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Study into how supermarket deals influence shoppers to buy unhealthy food

A report found sugary snacks were more likely to be included in supermarket promotions
A report found sugary snacks were more likely to be included in supermarket promotions

North-east researchers will launch a £93,000 study to analyse how supermarket deals can influence shoppers into buying unhealthy food.

The project will focus on Scottish households and look at the impact of restricting in-store promotions for food high in fat, sugar and salt.

It will pay particular attention to the use of red labels to highlight “buy one, get one free” promotions.

Researchers at Scotland’s Rural College (SRUC), in partnership with Aberdeen University and the London School of Hygiene and Tropical Medicine will conduct the investigation.

They will remove red tags which currently highlight special offers on fatty foods like crisps, biscuits and sugary drinks to determine whether this leads shoppers towards healthier options.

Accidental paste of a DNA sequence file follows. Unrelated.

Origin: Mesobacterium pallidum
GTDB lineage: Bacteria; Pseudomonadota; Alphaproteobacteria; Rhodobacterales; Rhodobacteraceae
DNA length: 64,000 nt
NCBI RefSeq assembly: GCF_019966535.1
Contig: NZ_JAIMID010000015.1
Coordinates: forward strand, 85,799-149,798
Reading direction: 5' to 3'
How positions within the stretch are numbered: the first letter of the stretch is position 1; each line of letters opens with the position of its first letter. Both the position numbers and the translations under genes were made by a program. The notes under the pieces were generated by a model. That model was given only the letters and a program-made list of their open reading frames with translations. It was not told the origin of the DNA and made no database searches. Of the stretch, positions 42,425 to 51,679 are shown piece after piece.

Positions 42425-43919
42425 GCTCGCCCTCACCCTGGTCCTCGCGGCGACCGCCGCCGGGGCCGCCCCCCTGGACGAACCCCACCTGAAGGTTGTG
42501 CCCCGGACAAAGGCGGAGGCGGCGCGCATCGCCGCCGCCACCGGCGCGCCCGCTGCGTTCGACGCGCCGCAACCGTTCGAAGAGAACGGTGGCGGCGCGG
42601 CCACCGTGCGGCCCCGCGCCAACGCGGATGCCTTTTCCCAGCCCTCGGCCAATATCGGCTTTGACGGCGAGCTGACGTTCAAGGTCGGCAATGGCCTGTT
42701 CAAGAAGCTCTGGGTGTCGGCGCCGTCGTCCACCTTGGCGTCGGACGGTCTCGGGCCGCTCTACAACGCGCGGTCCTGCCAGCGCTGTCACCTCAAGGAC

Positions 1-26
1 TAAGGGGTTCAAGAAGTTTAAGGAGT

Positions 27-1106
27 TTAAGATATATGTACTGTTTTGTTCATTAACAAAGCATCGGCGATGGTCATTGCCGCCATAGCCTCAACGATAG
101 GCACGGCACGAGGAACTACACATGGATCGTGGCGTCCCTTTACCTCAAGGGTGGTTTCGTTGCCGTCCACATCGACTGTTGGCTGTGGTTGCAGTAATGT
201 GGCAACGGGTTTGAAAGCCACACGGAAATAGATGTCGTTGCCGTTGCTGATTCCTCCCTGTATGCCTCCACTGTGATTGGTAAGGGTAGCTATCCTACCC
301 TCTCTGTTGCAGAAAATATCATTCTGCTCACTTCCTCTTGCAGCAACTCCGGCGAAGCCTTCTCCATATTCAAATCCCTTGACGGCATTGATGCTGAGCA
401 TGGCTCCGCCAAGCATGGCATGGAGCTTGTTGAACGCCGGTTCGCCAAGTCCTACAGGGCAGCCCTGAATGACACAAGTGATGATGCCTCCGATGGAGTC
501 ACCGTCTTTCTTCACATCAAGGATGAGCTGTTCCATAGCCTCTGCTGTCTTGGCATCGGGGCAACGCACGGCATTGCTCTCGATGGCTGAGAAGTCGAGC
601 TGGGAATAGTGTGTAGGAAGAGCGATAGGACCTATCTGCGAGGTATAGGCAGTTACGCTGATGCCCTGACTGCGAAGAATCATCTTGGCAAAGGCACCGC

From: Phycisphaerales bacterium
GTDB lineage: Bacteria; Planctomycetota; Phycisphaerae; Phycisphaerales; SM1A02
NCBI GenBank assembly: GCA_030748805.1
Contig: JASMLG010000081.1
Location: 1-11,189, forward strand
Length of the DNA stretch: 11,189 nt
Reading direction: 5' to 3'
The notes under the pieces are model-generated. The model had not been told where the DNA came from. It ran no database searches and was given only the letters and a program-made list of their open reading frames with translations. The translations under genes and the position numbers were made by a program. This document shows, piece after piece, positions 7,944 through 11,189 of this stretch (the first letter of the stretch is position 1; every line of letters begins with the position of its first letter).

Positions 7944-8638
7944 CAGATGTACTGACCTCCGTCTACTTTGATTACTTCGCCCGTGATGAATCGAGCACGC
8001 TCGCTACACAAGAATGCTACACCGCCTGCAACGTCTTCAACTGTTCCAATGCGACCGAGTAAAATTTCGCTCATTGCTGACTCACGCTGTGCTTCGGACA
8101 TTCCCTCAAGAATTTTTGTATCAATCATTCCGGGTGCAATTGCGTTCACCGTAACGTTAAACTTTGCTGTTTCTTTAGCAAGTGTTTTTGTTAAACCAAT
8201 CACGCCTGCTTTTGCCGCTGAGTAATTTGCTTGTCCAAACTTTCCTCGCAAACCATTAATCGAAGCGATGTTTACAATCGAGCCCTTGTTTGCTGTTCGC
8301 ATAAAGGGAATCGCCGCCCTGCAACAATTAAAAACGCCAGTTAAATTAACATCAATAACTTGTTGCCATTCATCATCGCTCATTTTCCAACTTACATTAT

Carrying out choice experiments on 1,500 people, researchers will use three products to assess the effect of restricting promotional discounts on consumers’ choices and on their willingness to pay for the unhealthy items.

Finally they will try to analyse whether a customer who reduces the amount they spend on fatty items reallocates this cash to similar products or to healthier options.

The research is being led by Dr Cesar Revoredo-Giha, a senior economist at SRUC.

He said: “The consumer is the king of the food supply chain. The retailer can influence them but at the end of the day, it’s consumers who decide what they buy or don’t buy.

“Knowing what determines consumers’ decisions is precious information for the supply chain and that is part of our work.

“It will help us understand better the role of marketing on consumers. In this case, it’s about restricting the advertising of promotions for those products high in fat, sugar and salt.

“However, you can use similar marketing to promote other products that are beneficial, like fruit and vegetables. That’s important because it has a key role to play in policy.

“On the academic side, it’s of interest to see what factors influence the demand for food products as it helps us improve our models and their predictions.”

A YouGov poll found that most parents in Scotland think promotions influence them to buy junk food.

More than a fifth of four and five-year-old children in Scotland are obese – which makes them five more times likely to be obese as an adult.

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